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Medical Marijuana May Soon Be Available to New Jersey Women to Treat Period Cramps

Legislators in New Jersey want to add women's menstrual cramps to the list of ailments that can be treated or eased with medical marijuana products under state law.
Imagen por Alheiro Lopera/Reuters

Legislators in New Jersey want to add women's menstrual cramps to the list of ailments that can be treated or eased with medical marijuana products under state law.

If it passes, the bill, introduced by Democratic Assembly members Tim Eustace, L. Grace Spencer, and Angelica Jimenez, would make New Jersey the first state to specifically include period pain in its medical marijuana law.

Eustace said in a statement that denying women treatment for "dysmenorrhea," the medical term for period cramps, is New Jersey's failure to "acknowledge the serious impact it can have on [women's] wellness."


But his motivation behind the bill isn't completely altruistic. The $15 billion global feminine hygiene market is notoriously lucrative, and Eustace wants New Jersey to be the first state to cash in on pot products for women's menstrual cramps.

"From an economic standpoint, New Jersey is missing out on millions of dollars in tax revenue due to the restrictive nature of its medical marijuana law," Eustace added. "While this will affect women directly, the financial benefit ultimately will be positive for everyone in the state."

"For many women, the response to pain so severe that it causes them to vomit or faint is either 'just deal with it,' or a prescription drug," said Assemblywoman Jiminez in a statement. "We're talking about expanding our activity in one of the nation's fastest-growing industry."

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The proposed bill coincides with actress Whoopi Goldberg's announcement that she is launching her own medical marijuana company designed for women who suffer from period pain. The company, Maya & Whoopi, is a joint venture with marijuana entrepreneur Maya Elisabeth. The company will offer four pot-infused products — chocolate cannabis edibles, tinctures, topical rubs, and a THC bath soak that is described as "profoundly relaxing." Goldberg said in a recent interview that the topical rub was "specifically just to get rid of discomfort" caused by menstrual cramps. "Smoking a joint is fine," Goldberg said. "But most people can't smoke a joint and go to work."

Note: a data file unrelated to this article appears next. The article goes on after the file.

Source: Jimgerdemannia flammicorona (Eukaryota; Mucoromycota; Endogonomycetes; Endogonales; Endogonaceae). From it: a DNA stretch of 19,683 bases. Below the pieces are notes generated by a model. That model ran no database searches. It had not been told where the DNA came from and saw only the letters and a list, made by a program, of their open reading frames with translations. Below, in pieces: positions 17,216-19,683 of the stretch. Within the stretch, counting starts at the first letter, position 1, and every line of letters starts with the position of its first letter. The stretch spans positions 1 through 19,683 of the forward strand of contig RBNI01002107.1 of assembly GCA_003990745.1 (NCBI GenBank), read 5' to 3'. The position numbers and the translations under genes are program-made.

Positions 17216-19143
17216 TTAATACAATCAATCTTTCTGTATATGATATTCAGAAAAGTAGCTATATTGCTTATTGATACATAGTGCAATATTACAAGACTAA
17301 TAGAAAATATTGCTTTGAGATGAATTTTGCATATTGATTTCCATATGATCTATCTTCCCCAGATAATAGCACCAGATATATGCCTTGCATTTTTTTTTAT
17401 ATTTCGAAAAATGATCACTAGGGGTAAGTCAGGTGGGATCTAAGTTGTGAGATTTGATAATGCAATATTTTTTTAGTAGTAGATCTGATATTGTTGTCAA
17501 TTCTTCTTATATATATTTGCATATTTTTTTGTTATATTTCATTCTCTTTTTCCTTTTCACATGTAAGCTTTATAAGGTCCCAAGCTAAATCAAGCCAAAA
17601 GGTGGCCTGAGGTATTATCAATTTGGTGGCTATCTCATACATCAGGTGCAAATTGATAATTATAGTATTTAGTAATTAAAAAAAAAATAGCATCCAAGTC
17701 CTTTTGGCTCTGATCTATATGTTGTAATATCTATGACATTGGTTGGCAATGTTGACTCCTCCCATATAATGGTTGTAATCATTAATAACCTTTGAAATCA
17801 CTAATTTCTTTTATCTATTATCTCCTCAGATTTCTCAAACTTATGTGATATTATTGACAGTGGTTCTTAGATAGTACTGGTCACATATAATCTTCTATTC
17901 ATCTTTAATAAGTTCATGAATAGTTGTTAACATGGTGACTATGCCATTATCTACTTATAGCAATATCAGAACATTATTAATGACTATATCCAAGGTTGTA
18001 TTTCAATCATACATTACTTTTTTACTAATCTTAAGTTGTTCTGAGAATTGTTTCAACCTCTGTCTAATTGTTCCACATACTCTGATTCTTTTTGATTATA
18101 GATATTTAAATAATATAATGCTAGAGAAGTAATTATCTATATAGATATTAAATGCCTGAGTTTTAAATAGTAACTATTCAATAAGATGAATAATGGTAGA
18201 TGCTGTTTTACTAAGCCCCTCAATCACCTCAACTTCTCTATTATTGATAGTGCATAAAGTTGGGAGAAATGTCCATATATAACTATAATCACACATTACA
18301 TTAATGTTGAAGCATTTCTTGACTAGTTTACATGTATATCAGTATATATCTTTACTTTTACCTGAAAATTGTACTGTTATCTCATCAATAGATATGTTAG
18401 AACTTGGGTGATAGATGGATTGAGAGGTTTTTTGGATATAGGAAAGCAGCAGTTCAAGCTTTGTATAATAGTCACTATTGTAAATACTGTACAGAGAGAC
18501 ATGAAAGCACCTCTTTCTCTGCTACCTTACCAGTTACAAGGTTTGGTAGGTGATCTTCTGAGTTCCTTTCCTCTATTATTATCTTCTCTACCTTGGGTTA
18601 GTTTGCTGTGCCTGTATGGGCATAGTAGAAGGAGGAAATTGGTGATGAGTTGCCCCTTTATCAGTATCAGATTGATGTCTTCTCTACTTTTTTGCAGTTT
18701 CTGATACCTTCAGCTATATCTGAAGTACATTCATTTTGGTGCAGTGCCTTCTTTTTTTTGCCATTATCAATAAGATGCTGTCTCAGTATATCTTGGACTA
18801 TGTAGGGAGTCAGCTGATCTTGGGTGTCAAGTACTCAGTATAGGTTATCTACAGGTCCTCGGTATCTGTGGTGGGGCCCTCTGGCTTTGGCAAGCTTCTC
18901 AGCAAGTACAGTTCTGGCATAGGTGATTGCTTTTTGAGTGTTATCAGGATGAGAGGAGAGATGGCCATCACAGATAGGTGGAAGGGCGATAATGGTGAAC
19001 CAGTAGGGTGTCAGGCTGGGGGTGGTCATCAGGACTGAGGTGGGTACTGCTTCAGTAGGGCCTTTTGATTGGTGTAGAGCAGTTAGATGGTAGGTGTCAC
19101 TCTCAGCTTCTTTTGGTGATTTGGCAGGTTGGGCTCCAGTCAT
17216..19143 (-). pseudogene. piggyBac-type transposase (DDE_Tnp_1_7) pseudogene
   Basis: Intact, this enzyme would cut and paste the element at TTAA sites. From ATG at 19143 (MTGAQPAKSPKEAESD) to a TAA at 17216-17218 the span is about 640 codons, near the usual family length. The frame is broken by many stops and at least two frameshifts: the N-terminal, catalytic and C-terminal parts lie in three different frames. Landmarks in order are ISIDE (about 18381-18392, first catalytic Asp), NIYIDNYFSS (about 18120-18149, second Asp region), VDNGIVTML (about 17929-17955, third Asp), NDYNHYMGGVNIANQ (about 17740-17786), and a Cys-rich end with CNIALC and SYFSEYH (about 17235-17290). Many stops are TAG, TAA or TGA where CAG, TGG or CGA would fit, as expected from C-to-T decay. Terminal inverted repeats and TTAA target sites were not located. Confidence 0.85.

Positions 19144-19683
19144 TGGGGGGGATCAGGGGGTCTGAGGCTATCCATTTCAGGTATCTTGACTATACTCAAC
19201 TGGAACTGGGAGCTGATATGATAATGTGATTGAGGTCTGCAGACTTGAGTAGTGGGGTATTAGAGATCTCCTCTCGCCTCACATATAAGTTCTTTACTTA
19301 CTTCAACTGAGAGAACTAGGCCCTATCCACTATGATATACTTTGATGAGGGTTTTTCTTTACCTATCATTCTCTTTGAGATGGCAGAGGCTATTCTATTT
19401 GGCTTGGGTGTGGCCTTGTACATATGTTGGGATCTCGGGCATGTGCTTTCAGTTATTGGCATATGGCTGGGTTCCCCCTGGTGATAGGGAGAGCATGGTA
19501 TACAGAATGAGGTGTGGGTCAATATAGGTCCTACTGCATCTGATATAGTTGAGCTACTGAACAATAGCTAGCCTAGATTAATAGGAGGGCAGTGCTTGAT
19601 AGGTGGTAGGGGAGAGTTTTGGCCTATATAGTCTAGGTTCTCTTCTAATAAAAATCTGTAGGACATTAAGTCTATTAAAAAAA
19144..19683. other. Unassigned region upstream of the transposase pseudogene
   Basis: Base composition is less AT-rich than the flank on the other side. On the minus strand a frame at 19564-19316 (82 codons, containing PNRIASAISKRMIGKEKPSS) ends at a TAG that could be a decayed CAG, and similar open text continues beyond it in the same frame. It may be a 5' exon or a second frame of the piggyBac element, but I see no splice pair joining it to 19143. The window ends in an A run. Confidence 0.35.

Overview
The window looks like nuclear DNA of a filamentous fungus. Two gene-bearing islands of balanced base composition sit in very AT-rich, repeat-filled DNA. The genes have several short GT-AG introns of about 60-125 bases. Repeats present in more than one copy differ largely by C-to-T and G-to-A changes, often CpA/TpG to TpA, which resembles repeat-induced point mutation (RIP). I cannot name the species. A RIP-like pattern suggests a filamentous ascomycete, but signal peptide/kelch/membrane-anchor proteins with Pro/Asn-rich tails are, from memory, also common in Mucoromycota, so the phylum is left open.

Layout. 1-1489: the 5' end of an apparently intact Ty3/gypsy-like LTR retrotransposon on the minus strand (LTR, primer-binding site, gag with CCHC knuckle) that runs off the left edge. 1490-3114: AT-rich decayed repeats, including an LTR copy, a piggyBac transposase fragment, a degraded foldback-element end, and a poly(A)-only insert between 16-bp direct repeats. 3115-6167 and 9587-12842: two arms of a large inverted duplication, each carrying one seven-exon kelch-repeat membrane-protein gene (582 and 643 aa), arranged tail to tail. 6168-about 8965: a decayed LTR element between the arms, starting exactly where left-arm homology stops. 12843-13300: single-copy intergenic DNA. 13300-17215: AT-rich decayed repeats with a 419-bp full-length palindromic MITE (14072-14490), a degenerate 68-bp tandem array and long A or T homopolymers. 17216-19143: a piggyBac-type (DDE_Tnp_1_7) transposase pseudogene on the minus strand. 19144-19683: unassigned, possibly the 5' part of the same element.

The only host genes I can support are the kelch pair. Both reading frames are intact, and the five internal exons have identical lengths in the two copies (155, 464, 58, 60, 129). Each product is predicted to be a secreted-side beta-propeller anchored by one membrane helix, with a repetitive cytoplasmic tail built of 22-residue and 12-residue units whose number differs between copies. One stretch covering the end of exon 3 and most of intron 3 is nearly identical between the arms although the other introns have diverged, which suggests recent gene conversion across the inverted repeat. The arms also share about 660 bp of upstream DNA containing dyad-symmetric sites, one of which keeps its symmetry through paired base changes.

New Jersey's medical marijuana program was signed into law in 2010, but the restrictive nature of its laws mean that it's pot industry hasn't taken off like it has elsewhere in the country.

At the moment, there are only 6,466 people registered medical marijuana patients in the state, and only five of the six permitted treatment centers are up and running. Governor Chris Christie attributes the low numbers to a general lack of demand, and has previously described medical marijuana programs as "a front for legalization."

"People have this puritanical idea that it's a bunch of potheads sitting in these dispensaries, but there are some very sick patients in need," Eustace said.

New Jersey law says that a person's eligibility for medical marijuana has to be reassessed every 90 days. To prescribe medical pot, doctors have to register and take a special course, which can be expensive and time-consuming. The prices for medical marijuana are also through the roof — among the highest in the country — making it inaccessible to patients on Medicaid or similar insurance programs.

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Under New Jersey law, the conditions which qualify for medical marijuana prescriptions include: Epilepsy, terminal cancer, HIV/AIDS or cancer which is accompanied by severe pain, multiple sclerosis, ALS, inflammatory bowel disease, Crohn's disease, glaucoma, and intractable skeletal muscular spasticity.

A bill proposing to tax and regulate marijuana like alcohol was introduced in January. According to a poll conducted by Rutgers University, 58 percent of New Jersey residents support marijuana regulation, instead of prohibition. Current New Jersey law says that possession of even the smallest quantities of marijuana for non-medicinal purposes can be punishable by up to six months in jail and a hefty $1,000 fine.